December 28, 2012
How you look at your life, what you do in life, where you go in life, and with whom… Fll these decisions are wrapped up in what you think about your destiny.
Granted, this isn’t a subject that pops up on the radar of most people. But you aren’t most people.
The subject of destiny has been defined by various cultures and religions since the dawn of time on this planet. Answers have been supplied. These answers are accepted for a period, and then new cultures and new answers appear.
But such collective solutions aren’t necessarily yours. You have to make your own inquiry. And in the end, you decide.
So here are five crucial questions to ask yourself.
One: Is my destiny determined by forces outside myself?
Two: Do I choose my own destiny?
Three: Is my destiny the result of some combination of my own choices and outside forces? If so, how does this “collaboration” work?
Four: Is my destiny inevitably wrapped up in the future of others?
Five: Is my destiny unique to me, apart from the future of others?
In the West, this spirit of inquiry emerged in the Dialogues of Plato, who presented conversations between his former teacher, Socrates, and citizens of Athens.
For the most part, Socrates chose abstract qualities like Justice and Piety to open his conversations; as in, what is Piety? What is Justice? What is the Good?
Now, in the second decade of the 21st century, we are faced with a crisis which threatens to obliterate our civilization. Although I could choose many issues as examples of this threat, I select education itself.
For example, by designed omission, the whole question of The Group versus The Individual has been placed on a shelf where it receives scant attention.
Likewise, free will versus determinism has been excised from serious philosophical discussion.
People say, “Well, we don’t have time for all that ‘thinking’. It’s a luxury we can’t afford. We’re just trying to survive.”
But history proves that when the people leave these matters to a few elite thinkers, by default momentous currents are launched. And then the people are pulled along, whether they like it or not.
Ideas aren’t just luxuries or toys. They rescue or drown whole societies.
Of course, if education in all its forms doesn’t prepare people to be able to think beyond the ends of their noses, then the prospect of answering the big questions is rendered moot, because people aren’t equipped for the job.
The word “destiny” itself has mixed messages. It appears to be associated with a pre-fixed outcome. On the other hand, it can be shaped.
The kind of New Age material that was distorted and imported from the East during the 1960s has left a legacy of “surrender.” If you “let go” of enough preconceived perception, you’ll drift upward and connect with a greater universal consciousness. Is this so?
Does destiny involve merging into a larger whole? Does it rather involve extricating yourself from that whole?
These aren’t questions designed merely for the young. Answering them impacts your future and the future of your children in numerous ways. Neglecting to answer them is refusing to have navigational skills on the open sea.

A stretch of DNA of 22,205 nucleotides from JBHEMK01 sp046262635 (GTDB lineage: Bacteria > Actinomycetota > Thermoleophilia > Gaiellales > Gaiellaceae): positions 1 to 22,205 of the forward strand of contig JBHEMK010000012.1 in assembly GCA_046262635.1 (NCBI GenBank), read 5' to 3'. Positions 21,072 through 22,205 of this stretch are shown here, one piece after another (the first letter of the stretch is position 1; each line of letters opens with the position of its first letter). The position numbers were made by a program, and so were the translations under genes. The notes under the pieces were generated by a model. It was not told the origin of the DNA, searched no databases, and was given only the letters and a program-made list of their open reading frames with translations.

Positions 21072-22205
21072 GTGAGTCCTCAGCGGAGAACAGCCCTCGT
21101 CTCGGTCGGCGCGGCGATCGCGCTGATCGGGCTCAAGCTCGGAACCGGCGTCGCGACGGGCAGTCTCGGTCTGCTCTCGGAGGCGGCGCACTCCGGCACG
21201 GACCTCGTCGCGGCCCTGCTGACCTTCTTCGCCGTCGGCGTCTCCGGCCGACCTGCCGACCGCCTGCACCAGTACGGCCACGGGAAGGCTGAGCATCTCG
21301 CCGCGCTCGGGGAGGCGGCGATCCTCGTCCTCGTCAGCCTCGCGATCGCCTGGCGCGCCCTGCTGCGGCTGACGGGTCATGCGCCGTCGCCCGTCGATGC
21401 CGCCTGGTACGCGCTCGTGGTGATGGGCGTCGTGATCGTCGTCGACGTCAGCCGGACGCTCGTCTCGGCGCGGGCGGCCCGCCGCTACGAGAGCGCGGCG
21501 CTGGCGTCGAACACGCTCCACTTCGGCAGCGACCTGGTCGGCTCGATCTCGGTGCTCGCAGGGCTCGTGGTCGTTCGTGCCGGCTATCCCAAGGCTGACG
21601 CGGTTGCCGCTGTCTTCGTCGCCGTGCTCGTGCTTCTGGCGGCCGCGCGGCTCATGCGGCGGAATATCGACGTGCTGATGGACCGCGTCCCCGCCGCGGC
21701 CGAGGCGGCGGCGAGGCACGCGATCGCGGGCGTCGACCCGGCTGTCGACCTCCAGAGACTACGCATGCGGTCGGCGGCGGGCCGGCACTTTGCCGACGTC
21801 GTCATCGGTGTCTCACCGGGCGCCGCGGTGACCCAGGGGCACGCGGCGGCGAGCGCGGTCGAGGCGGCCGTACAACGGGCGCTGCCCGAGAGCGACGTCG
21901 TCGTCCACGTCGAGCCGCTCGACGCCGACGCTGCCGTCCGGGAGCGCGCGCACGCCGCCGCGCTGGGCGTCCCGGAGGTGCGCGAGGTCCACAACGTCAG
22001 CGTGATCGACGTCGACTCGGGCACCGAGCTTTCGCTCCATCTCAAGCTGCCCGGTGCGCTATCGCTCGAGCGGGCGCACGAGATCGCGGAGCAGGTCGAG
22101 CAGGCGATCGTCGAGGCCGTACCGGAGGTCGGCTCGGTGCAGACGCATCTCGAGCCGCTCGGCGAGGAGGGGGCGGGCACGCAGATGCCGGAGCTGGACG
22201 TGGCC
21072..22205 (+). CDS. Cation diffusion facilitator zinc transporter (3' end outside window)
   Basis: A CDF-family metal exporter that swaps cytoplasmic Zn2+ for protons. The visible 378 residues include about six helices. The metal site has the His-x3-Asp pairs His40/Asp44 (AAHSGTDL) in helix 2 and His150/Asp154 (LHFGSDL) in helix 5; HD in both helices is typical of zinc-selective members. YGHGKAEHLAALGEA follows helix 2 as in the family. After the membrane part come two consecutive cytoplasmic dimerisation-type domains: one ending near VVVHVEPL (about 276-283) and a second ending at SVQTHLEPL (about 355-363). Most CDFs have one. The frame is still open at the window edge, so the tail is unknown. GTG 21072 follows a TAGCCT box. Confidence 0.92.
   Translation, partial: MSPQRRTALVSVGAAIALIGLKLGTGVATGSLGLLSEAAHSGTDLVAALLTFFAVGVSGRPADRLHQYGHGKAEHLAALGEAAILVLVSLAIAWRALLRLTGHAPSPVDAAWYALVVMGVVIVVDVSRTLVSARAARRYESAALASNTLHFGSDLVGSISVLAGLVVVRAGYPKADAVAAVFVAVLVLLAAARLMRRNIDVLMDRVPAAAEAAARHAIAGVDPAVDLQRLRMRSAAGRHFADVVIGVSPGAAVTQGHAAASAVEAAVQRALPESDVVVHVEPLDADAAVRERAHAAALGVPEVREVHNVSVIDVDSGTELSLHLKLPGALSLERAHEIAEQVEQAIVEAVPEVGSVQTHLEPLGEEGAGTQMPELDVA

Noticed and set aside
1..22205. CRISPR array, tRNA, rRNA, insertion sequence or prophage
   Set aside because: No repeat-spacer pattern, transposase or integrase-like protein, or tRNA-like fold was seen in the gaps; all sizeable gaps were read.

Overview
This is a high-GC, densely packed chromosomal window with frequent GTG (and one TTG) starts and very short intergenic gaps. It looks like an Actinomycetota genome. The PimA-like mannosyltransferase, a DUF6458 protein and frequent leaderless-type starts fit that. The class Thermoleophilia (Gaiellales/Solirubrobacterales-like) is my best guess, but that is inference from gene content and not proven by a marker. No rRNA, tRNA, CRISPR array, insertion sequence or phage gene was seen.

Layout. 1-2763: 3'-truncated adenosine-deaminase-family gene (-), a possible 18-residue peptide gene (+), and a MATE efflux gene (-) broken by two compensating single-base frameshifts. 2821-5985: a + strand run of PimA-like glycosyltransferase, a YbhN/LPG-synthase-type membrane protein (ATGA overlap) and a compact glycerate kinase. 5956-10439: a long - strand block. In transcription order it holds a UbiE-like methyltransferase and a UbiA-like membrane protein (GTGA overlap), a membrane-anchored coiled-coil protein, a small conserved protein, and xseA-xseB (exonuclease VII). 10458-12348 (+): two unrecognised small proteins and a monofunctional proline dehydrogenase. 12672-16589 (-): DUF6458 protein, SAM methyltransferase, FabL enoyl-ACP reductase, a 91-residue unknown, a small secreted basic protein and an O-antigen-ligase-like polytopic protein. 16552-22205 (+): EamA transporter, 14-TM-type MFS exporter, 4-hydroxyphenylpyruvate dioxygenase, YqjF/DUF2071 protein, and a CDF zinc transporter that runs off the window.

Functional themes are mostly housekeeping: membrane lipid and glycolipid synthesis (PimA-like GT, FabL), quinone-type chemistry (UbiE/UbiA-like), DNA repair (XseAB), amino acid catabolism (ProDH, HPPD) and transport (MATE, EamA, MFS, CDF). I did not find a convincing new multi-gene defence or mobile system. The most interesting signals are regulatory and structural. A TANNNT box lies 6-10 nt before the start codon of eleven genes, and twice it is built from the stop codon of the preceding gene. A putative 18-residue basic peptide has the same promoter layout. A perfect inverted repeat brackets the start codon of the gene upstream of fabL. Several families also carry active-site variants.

Americans pride themselves on being practical and pragmatic. They opt for “what works” and discard everything else. But that approach has pitfalls. It excludes, for example, pursuing deep desires in the face of long odds. It ends up in shallow materialism, as if that were the totality of life.
John Dewey, the arch-pragmatist philosopher, defined American education for millions of people. He set its course along a stripped-down path that helped produce generations of dumbed-down worker bees.
Dewey accomplished this by default. His challengers were few, and they were weak. Their supply of counter-proposals was garbled and impotent. Dewey didn’t just win the day through top-down manipulation of the American educational system. He triumphed because his opponents were unprepared to argue that human destiny was far wider and deeper than the next practical decision of the moment.
So consider these five questions and understand that your future is, in a real sense, riding on your answers. It always has. This is the way progress happens. People undertake a significant inquiry and come to conclusions. The inquiry may, depending on how honest you are, take five minutes or it may take a year. In either case, the future comes into focus based on your answers.
One could simply ask himself, “What do I really want to do in life?” A very good question. But, as it turns out, the reply to that question is often obscured by prior unasked and unanswered questions.
In other words, a person’s prior view of his own existence is already limited, because he hasn’t found out what he really thinks about something big. Something like destiny.
These are the famous words Plato placed into the mouth of Socrates: “The unexamined life is not worth living.”
Americans are suspicious about this statement when they hear it or read it. They think it implies years of useless and even self-destructive internal wrangling that will come to nothing.
But it doesn’t have to be that way. There is productive thought. It’s motivated to take the ceiling off limited perception of what is possible in this thing called existence.
If you choose to, you have the natural right remove ceilings. Doing it is part of what and who you are.
Jon Rappoport is the author of an explosive collection, THE MATRIX REVEALED. Jon was a candidate for a US Congressional seat in the 29th District of California. Nominated for a Pulitzer Prize, he has worked as an investigative reporter for 30 years, writing articles on politics, medicine, and health for CBS Healthwatch, LA Weekly, Spin Magazine, Stern, and other newspapers and magazines in the US and Europe. Jon has delivered lectures and seminars on global politics, health, logic, and creative power to audiences around the world.
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